Each mother has her own chapter, providing alternating perspectives, and we learn their inner thoughts, fears, strengths, and dreams. Brown writes them with attention and kindness showing their humanity. We learn of the highly relatable complexities and nuances of each character. Even bossy Tabitha, the mother hen, we learn of her true intentions, and she becomes more relatable and enduring.

“How odd that they came on vacation only to feel further apart from each other. When she thinks of how close she hoped they would all become during these weeks together, she doesn’t know whether to laugh or cry.”

In her Author’s Note, Brown informs the reader that she is an adoptive mother of a son. She intended to write a story of adoption exploring all the variables involved in adoptions. She’s an advocate of adoption and wanted to show how adoptive families choose to structure their families. She also showcased the emotional journey parents must go through to get to the decision to adopt. She admitted that she could not address all complexities of adoption in one story, and this is NOT a story of all adoptions.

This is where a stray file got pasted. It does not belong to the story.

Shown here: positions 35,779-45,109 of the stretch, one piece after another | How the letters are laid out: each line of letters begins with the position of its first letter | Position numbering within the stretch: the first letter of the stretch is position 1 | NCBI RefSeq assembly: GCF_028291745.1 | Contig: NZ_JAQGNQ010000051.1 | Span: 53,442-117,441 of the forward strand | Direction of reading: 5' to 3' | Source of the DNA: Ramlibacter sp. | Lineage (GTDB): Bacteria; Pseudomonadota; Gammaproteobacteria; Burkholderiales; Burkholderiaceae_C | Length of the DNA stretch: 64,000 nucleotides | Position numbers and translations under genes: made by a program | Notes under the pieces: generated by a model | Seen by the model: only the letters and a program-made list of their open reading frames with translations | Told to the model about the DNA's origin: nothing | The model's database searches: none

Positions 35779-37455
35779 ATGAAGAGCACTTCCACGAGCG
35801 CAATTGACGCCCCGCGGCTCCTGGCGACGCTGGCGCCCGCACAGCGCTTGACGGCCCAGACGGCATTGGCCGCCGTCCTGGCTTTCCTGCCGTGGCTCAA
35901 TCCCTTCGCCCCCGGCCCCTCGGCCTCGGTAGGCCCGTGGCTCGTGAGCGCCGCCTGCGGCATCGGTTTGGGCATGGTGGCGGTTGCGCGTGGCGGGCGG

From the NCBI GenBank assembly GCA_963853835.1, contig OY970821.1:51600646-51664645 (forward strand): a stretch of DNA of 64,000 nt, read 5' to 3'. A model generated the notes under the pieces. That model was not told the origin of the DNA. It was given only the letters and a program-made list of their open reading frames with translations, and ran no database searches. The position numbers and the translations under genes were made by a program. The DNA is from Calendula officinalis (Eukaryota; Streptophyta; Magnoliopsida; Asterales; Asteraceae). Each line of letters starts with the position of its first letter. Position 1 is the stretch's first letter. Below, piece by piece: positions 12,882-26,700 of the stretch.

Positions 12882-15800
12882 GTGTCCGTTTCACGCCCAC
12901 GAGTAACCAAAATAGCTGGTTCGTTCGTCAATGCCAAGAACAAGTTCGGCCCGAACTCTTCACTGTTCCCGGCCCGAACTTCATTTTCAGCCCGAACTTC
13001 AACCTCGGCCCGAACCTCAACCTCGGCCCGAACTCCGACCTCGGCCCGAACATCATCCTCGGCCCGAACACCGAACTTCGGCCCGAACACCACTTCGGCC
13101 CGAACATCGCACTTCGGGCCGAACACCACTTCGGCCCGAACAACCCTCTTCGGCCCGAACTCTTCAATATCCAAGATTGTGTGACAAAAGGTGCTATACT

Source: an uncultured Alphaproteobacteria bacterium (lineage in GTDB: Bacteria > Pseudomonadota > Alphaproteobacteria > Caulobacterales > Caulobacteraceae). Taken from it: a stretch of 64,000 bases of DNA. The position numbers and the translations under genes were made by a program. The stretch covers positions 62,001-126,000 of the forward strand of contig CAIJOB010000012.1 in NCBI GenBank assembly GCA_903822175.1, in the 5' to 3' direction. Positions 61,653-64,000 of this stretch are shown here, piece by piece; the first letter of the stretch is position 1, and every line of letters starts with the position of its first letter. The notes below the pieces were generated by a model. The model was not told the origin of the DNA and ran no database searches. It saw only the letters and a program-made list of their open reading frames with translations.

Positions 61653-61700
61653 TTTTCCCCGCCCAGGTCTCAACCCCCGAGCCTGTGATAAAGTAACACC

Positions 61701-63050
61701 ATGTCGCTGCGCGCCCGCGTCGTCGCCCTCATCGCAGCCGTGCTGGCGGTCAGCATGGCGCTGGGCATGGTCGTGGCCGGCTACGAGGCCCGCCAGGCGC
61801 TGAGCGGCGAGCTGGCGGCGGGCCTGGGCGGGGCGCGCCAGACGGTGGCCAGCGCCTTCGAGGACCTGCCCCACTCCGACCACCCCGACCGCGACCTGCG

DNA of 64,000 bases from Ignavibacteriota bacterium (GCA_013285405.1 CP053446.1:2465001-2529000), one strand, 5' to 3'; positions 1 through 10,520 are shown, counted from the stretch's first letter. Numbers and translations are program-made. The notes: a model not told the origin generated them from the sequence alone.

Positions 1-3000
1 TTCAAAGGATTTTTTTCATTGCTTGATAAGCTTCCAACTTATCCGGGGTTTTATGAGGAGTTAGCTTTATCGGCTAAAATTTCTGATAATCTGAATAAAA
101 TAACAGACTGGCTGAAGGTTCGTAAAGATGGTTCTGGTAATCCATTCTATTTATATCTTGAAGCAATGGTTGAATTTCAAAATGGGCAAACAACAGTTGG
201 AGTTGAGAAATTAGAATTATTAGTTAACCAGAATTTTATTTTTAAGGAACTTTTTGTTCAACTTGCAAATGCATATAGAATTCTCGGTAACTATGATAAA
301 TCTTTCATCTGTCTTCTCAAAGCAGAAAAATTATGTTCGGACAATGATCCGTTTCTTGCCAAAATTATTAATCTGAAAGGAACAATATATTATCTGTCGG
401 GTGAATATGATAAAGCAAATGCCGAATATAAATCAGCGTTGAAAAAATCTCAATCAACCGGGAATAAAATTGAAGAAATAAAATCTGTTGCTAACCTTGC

I chose to listen to the audio, narrated by Brittany Pressley and 8 others who read the letters of prospective adoptive parents. The audio was done very well.

Motherhood and blended families are highlighted here. This is a story of family, made by choice, with the ideal of healthy, grounded children as the main intention.









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Amazing novel

The novel is so captivating and so rich on details!
Loved it from beginning to end!!

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What is family?

This story attempts to answer the question of what makes a family, and does it quite well. All narrators are excellent, with Brittany's performance being a stand out among the rest. A great cast of characters as well.